In May 1952, the Evangelical Working Group of the CDU and CSU was founded in Siegen in order to open the Catholic-dominated Union to interdenominational standards. After the first two speakers of the EAK, Hermann Ehlers and Robert Tillmanns , died in office in 1954 and 1955, respectively, the delegates unanimously elected Gerhard Schröder as their new speaker on December 2, 1955 . Schröder previously had no house power of his own within the CDU , so that through this office he was able to continue to establish himself in the inner circle of the party leadership. Since then, his name has often been mentioned speculatively in the media as a possible candidate for chancellor of the Union. Schröder was one of the most important representatives of the Protestant part of the Union and from 1955 to 1978 spokesman for the EAK throughout. His successor was the future Federal President Roman Herzog .

Election of the Federal President in 1959

Since Theodor Heuss was not available for a third term as Federal President , which would have required a constitutional amendment, the Union had to find a new candidate. In January 1959, Schröder was sent to Ludwig Erhard to examine whether he would be available for the highest office of the state. But Erhard waved it off. Schröder then belonged to the 16-person selection committee of the two Union parties that proposed Erhard as a candidate for the office of Federal President on February 24, 1959. However, this refused again.

When Chancellor Adenauer brought himself into play as a candidate for the office of Federal President, Schröder was immediately in favor of this option. But when it turned out that Ludwig Erhard saw himself as a candidate for chancellor, supported by the parliamentary group and public opinion, Adenauer rejected his own candidacy again, to Schröder's chagrin. Already there were signs of the growing struggle between Erhard and Adenauer for Adenauer's successor, since the latter wanted to prevent Erhard as Chancellor with all available means. With all his sympathy for Erhard, Schröder was always loyal to Adenauer, who lost a lot of his reputation in this party crisis. A survey by the Emnid opinion research institute at that time showed a majority for Ludwig Erhard of 51 percent to 32 percent for Konrad Adenauer when it came to the chancellor question.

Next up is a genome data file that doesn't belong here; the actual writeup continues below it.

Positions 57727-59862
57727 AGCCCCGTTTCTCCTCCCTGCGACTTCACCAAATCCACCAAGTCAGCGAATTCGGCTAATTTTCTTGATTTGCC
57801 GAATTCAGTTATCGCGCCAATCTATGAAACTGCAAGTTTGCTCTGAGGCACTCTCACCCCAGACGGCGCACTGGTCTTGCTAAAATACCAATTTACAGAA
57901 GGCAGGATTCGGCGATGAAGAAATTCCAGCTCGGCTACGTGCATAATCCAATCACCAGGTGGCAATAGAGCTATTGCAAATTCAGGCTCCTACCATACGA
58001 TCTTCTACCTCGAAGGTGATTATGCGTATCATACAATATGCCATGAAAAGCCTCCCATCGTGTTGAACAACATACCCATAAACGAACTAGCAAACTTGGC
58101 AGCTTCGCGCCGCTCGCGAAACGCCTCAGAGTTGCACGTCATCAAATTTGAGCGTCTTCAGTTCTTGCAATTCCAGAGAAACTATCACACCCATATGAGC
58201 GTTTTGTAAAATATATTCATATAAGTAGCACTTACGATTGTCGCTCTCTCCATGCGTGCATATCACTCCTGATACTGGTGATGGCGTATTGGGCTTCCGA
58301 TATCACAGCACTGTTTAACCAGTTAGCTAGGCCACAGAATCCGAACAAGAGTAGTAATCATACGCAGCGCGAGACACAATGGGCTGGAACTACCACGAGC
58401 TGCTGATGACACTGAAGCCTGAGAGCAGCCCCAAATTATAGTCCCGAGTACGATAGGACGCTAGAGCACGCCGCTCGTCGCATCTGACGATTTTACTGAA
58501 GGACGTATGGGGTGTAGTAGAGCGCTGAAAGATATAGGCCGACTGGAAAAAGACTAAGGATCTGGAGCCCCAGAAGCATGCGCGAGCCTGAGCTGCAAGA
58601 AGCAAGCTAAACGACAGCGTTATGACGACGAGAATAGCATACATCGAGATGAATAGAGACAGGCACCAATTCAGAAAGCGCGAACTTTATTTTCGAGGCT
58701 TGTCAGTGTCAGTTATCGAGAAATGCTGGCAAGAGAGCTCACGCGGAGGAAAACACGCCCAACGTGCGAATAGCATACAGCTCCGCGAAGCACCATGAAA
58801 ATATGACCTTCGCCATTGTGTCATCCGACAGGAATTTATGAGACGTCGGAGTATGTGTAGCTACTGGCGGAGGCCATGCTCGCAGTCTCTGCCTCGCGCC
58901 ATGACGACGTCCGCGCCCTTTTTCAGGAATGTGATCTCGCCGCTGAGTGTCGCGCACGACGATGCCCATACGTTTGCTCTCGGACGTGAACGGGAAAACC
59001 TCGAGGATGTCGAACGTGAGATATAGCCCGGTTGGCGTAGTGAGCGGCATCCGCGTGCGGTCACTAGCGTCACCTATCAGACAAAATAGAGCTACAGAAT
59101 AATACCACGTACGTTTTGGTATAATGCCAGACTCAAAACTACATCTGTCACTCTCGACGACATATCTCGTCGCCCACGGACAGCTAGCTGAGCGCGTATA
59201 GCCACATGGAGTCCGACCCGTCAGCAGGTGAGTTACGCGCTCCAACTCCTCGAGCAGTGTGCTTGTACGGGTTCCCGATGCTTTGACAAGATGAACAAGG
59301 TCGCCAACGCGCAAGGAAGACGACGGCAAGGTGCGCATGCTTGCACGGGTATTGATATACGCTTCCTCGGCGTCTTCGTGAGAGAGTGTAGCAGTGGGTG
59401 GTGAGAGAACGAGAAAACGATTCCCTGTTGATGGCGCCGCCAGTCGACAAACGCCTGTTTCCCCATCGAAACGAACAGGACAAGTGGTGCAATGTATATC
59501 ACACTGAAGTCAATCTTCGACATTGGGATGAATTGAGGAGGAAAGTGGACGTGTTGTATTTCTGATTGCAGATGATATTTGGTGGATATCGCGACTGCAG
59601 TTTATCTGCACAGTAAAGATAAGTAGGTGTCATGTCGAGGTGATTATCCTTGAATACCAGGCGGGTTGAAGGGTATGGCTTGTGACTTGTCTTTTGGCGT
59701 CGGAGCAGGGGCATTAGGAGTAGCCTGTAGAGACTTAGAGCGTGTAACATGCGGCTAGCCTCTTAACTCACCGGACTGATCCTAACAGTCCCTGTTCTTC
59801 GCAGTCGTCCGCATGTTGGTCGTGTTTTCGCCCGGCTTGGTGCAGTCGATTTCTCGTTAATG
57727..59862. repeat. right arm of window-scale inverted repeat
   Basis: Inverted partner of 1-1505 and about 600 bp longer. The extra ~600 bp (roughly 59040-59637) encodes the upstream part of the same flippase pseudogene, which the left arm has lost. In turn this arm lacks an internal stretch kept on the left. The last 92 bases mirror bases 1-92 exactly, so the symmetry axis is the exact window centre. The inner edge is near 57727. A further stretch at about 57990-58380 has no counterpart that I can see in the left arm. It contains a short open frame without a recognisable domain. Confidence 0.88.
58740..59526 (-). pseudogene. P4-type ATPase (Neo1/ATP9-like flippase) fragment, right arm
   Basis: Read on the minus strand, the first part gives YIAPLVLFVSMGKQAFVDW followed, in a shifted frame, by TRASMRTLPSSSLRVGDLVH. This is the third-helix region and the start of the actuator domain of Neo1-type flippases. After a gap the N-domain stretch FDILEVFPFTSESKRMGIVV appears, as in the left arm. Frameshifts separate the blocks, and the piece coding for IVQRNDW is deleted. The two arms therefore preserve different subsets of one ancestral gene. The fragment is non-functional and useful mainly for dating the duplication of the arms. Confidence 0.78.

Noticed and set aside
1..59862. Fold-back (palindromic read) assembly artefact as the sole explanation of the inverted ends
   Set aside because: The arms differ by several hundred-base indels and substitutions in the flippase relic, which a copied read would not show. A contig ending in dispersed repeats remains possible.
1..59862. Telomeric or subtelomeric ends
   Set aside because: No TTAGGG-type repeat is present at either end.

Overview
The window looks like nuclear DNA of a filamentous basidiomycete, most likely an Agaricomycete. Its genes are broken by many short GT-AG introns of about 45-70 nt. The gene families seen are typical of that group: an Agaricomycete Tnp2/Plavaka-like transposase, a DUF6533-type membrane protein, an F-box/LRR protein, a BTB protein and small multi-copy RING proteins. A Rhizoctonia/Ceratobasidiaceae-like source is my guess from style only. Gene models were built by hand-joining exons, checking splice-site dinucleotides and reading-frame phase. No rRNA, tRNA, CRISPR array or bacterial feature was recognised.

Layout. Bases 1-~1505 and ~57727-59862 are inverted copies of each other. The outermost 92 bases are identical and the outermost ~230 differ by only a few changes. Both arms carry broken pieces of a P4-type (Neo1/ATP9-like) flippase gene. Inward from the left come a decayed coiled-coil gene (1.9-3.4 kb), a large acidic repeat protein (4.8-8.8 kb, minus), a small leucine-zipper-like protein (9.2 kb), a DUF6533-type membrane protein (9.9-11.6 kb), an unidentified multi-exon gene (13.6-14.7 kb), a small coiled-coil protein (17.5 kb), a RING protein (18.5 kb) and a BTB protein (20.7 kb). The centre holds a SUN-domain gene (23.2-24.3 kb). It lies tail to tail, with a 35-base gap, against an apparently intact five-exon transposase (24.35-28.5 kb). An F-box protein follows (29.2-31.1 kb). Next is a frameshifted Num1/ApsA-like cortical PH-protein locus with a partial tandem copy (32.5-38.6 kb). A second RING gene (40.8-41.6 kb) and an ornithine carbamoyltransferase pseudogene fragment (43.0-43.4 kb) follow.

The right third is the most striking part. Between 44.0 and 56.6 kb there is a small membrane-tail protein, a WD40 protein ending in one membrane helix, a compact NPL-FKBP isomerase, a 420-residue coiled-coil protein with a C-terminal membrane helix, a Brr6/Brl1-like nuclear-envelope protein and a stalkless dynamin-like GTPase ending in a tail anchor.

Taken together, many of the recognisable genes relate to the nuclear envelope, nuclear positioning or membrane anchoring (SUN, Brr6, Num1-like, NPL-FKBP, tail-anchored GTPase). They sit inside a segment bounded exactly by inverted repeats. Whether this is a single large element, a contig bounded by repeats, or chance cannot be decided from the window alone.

Since Adenauer was now looking for alternatives to Erhard, Schröder first came into his focus when he announced him to some party friends, alongside Kai-Uwe von Hassel and Heinrich Krone, as a possible challenger to Erhard.

MP 1949–1980

Gerhard Schröder (left) next to the CDU Federal Chancellor candidate Rainer Barzel in the 1972 federal election campaign
Gerhard Schröder as campaign speaker in 1972
Gerhard Schröder casting his wife in the 1972 federal election

Before serving as minister in the Bundestag 1949–1953

From 1949 to 1980 Schröder was a member of the German Bundestag .

Characterized by his previous work in the steel trust administration, Schröder campaigned for the Works Constitution Act , which was passed on November 14, 1952, within the CDU parliamentary group .

In 1952 Schröder belonged to a group of 34 members of the CDU / CSU parliamentary group who introduced a bill to introduce relative majority voting in the Bundestag, which, however, jeopardized the stability of the coalition, as the smaller parties did not support majority voting. Schröder then submitted a motion that provided for a threshold clause in federal elections. The right to vote in the Bundestag today is based on his application.

From June 24, 1952 to October 20, 1953, he was deputy chairman of the CDU / CSU parliamentary group . He gave up this office when he became Federal Minister of the Interior.

From March to mid-April 1953 he followed an invitation from the State Department to the United States with some young politicians in the governing coalition . Various visits to government agencies and military institutions there followed a brief audience with the then President of the United States, Dwight D. Eisenhower .

After serving as Federal Minister in the Bundestag 1969–1980

From 1969 to 1980 he was chairman of the Foreign Affairs Committee . In this capacity, he was the first German top politician to receive an invitation to the People's Republic of China . There he negotiated from July 13 to 29, 1972 with the Chinese Prime Minister Zhou Enlai about the later establishment of diplomatic relations.

He also traveled in that capacity in January 1971, the first time in the Soviet Union after Moscow . Despite the visit, Schröder sharply criticized the Eastern Treaty in the Bundestag.

He also met with the new US President Richard Nixon in 1971 to discuss détente policy. Nixon and Schröder knew each other from their time as US Vice President and Federal Minister of the Interior, respectively.